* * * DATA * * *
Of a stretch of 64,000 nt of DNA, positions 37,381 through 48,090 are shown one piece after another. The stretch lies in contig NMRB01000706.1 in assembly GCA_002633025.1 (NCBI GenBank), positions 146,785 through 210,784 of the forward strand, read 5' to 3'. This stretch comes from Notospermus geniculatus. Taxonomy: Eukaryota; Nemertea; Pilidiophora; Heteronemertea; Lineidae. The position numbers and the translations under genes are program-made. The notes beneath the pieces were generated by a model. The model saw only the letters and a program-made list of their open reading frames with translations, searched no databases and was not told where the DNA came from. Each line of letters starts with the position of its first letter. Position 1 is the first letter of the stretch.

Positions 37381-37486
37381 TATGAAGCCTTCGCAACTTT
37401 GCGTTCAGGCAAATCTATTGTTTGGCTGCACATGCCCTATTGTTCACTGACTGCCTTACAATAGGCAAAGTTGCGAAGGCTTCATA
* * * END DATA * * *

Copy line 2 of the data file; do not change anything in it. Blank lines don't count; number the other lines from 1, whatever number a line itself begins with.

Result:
Positions 37381-37486